By Liz Everly
So I don’t know half the cultural references my fellow Lady Smut bloggers write about. When you have kids, your cultural references shift. I usually don’t have time to watch a whole movie and don’t watch reality TV and until recently one of the only stations we watched on a regular basis was the Disney Channel. My girls are older now and I find them huddled around the computer watching Youtube shows more than the TV—when we are at home, which is not often these days.
My girls loved the show Hannah Montana, which starred Miley Cyrus and her dad, Billy Ray. I liked the show, even though the premise was kind of silly, wherein a girl lives a double life. Nobody knows who she is, except her best friend and family. She is a superstar “Hannah Montana” by night and a school girl who hangs out at the beach with her friends during the day. During the show, there was a lot of exploration about what it means to be famous—and what it doesn’t mean. I liked it because there was music involved and Miley portrayed a good kid. And Billy Ray played a very good father. Here’s the opening scene from the Hannah Montana movie:
Unfortunately, Miley has become quite the teen star cliche. We see this coming from a distance—yet the people around her seem helpless about helping her. It happens so much to these teen stars that I think we are becoming jaded about it, when it’s still deeply disturbing. I think of Britney Spears, Lindsey Lohan, and Justin Bieber. Jail. Drugs. Bad relationships and bringing children into the mix. I also think of Michael Jackson and Amy Winehouse. The whole fame at young age thing often leads to tragedy. With Miley, there have been drug arrests, films of her doing lap dances, and so on. Now is the time for someone in her family or in her circle of friends to step up.
Of course, Miley Cyrus has gone through several stages in her career already—at the ripe old age of 20. The last and newest stage of it is troubling to me—my daughter and I watched the latest video together and she said “That’s so disappointing.” I gotta say I loved hearing that from my 12-year-old’s mouth.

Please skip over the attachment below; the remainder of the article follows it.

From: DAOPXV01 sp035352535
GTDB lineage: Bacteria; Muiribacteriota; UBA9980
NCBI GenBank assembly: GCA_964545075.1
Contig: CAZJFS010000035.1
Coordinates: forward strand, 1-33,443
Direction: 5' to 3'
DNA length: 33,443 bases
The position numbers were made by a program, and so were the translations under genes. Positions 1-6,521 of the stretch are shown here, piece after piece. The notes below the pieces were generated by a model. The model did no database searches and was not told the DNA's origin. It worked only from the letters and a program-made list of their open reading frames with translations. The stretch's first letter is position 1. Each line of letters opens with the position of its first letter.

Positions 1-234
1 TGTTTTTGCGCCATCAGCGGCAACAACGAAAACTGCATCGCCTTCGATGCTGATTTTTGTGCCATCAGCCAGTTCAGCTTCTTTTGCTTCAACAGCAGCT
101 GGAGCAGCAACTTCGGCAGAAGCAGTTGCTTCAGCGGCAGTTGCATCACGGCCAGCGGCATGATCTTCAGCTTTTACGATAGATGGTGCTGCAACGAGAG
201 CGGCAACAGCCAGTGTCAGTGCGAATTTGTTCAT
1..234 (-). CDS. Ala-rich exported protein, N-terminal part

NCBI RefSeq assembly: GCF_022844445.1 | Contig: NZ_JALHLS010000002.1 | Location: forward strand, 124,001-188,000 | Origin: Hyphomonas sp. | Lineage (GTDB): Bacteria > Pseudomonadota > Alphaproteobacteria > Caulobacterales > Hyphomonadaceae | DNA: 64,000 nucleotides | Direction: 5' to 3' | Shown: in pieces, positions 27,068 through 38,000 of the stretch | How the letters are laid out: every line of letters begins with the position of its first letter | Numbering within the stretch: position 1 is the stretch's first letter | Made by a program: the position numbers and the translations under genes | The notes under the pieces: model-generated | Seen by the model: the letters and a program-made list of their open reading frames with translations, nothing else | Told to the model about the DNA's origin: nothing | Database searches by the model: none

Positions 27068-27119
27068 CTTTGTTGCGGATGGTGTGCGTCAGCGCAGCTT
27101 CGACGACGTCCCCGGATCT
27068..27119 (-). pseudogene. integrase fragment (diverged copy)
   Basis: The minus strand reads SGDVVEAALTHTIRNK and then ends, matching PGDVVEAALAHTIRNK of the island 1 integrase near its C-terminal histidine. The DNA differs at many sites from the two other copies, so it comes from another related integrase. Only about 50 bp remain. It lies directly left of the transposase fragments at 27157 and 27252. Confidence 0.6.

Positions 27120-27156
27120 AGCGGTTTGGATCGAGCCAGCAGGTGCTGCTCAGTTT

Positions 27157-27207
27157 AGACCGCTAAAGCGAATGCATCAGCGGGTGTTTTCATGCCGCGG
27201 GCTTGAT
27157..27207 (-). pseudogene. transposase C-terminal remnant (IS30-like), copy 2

Here it is:
I think one of the many things we are about here at Lady Smut is owning your own sexuality. And I for one love to see artists stretch and try new things—and even get sexy. But this video and and song is troubling on many levels. (Yet it’s up for Billboard award, so what do I know?) I’m not sure I see it as expression as much as I do pandering. What do you think?
I don’t find it sexy at all–in fact, I think it’s sad. And then there is this, reported on The Root, in an interview about her video–Miley told this to her producers:
“I want urban. I just want something that feels black.”
This from the writer of the Root piece: “OK, listen. I’m generally all for people doing what they want to do and being who they want to be, but this whole thing just pokes me directly in my eyeball. I have a bit of a problem with people taking from and profiting off of a culture while generally not caring about or giving back to it. Things that are frowned upon and labeled “ghetto” and “ratchet” when black people do them — twerking, wearing gold teeth, getting multicolored weave — are suddenly hip and trendy when adopted by white folk.”
Hmm. As I said, Miley is pandering. This is not an artistic exploration as much as it is a privileged young woman profiting from acting like a spoiled brat and flaunting that she can do whatever the eff she wants. I’m calling bullshit on her. She’s buying in to the whole “I need to rebel because I had this sweet image” thing and wants her fans to think she is strong and sexy because she’d doing that. So cliche. So sad. And so unsexy and weak.
Do you know what would be rebellious for a 20 year-old superstar? To NOT go down that road. C’mon Miley. We know you have it in you.